Up front the cabin is roomy (though the central storage cubby is small), but Peugeot has struggled to organise the many buttons and knobs needed to operate the car's gadgets in a coherent way. By way of example, the button that activates the back-massage function for the driver's seat is located on the left-hand side of the console by the front passenger's seat, and a pair of pop-out cupholders are strangely positioned immediately below the centre display screen.
To be fair, while aspects of the cockpit layout and control operation are complicated at first, things became much easier after a few days behind the wheel.
The HYbrid4 system offers four modes of transmission comprising auto and sport modes, a four-wheel-drive mode (in which both the diesel and electric motors will always operate) and a ZEV (zero emission vehicle) mode.
As long as there is sufficient battery charge and the speed remains below 65kmh, ZEV mode will operate the car as a pure electric machine. In the most favourable of conditions, it can cover 4km in this manner. Selecting the sport setting changes the gearshift protocols and recalibrates both the diesel and electric engine to deliver maximum power.
Other than in ZEV mode, the RXH feels much more like a conventional turbo-diesel in its operation than a hybrid in the Toyota Prius mould.
Acceleration is willing enough off the mark and with torque being the RXH's key strength, acceleration is brisk.
Where the system struggles a little is in the ability of the transmission - an automated sequential manual - to shift crisply and smoothly when left to its own devices. This was most apparent on test motoring up Dunedin's Saddle Hill in auto-drive mode with the cruise control set at 100kmh. Momentum was lost firstly through a tardy downshift, and then by an equally lackadaisical upshift further up the hill.
Repeating the same climb in sport mode produced a more acceptable result, but it was only by using the steering-wheel-mounted paddleshift to take control of the transmission that a truly satisfactory result was obtained.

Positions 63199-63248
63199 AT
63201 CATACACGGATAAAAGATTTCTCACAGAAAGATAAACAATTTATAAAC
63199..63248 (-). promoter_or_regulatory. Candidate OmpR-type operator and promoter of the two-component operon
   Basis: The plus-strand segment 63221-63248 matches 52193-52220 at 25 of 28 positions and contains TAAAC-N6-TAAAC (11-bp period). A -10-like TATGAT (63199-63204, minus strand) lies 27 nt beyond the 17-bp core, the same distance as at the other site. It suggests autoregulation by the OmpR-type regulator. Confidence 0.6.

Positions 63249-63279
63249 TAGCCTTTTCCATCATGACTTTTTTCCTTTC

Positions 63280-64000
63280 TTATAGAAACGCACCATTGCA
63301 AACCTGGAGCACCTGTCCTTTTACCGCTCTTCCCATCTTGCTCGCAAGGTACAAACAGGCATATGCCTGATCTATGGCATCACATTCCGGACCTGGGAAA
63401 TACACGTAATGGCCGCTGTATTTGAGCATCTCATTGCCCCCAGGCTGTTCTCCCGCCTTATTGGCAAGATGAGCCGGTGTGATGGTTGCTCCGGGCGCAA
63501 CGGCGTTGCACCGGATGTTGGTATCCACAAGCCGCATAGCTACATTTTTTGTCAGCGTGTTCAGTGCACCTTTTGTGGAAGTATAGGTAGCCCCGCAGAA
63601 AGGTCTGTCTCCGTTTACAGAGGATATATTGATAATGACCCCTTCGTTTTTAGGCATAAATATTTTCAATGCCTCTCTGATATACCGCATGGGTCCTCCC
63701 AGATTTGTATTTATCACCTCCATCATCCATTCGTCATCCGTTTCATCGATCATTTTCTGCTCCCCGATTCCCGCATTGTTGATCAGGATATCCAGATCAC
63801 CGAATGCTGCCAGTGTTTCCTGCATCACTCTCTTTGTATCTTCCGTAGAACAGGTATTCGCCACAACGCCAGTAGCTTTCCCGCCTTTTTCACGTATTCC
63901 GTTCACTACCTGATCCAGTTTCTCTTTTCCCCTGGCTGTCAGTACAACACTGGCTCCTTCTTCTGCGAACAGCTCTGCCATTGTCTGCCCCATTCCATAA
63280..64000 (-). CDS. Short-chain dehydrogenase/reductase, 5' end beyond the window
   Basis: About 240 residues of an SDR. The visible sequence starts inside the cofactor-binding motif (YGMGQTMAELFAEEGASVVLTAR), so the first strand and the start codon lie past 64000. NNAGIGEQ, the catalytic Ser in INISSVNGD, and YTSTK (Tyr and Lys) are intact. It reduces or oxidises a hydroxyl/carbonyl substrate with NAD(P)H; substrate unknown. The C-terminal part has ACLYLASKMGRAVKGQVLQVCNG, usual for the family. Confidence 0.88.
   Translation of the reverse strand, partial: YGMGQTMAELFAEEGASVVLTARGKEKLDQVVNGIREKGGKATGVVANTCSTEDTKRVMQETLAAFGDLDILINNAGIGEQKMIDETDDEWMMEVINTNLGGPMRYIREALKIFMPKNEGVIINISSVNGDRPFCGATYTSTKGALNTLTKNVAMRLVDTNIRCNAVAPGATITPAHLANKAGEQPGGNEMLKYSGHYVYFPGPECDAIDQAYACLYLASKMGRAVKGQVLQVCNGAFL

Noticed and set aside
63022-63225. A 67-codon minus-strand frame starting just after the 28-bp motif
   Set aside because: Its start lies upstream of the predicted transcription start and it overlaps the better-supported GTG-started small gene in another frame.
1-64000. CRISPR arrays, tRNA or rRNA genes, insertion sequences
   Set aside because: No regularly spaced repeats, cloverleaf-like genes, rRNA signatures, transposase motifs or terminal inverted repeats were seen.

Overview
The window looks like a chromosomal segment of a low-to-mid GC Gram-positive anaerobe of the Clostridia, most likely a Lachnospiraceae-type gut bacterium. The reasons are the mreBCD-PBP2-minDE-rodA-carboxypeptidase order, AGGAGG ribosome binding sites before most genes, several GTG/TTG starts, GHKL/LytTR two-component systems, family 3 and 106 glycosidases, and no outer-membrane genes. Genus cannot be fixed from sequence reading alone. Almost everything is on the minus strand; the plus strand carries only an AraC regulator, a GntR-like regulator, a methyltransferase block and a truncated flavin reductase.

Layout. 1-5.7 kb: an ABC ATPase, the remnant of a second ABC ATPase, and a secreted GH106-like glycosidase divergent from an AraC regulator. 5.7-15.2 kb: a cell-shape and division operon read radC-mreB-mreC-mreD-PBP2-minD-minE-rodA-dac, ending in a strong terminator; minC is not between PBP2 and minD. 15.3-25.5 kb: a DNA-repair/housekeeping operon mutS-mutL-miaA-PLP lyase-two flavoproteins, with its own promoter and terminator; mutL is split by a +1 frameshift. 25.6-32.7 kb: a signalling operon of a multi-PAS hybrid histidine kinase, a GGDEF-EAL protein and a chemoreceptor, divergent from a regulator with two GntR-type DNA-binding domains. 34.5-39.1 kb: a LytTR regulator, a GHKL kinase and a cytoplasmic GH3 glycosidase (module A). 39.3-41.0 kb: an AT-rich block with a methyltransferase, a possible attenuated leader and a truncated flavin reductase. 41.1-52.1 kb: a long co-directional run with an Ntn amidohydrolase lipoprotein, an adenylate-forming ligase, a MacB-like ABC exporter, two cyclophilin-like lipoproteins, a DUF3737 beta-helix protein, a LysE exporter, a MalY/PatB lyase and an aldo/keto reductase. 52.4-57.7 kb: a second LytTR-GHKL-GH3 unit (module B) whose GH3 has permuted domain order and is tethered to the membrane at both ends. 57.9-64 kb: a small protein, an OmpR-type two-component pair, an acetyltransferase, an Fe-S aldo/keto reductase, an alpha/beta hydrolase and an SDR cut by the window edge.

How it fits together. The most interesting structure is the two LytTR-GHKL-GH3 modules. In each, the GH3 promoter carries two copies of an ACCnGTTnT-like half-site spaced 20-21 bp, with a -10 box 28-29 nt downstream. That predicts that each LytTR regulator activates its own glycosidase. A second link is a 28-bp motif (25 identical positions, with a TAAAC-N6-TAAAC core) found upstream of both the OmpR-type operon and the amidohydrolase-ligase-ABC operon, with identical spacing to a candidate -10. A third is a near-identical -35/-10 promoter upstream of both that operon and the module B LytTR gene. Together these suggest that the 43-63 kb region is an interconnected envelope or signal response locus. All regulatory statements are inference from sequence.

The combination of already economical diesel power with electric hybrid wizardry should produce exceptional frugality, and that's certainly how the 508 RXH looks on paper, with a claimed 4.1l/100km return for the standard cycle run. Drivesouth's return for the core of the test drive was a less stunning 6.8l/100km, which is little, if any, better than I would expect of a conventional turbo-diesel machine.
Part of the issue here is that my drive route involves a relatively high proportion of open-road motoring, where the fact that the RXH is quite a bit heavier than a standard 508 counts against it; as ever (and this is poorly understood) hybrids deliver their main gains in stop-start urban environments. This point is aptly illustrated by the standard cycle test result for the RXH, which - in a complete reverse of the norm for a conventional car - shows it to be more economical in a purely urban driving situation than out on the open road.
In other respects, the RXH is an accomplished machine beyond city limits: ride quality is excellent, the steering well weighted and possessed of decent feel, and highway handling thoroughly decent for a vehicle that stands some 50mm taller than a conventional wagon.
While none of this is likely to propel the 508 RXH to great heights on the sales charts, it is important as a flagbearer for the extension of the hybrid revolution to both diesels and to the European marques.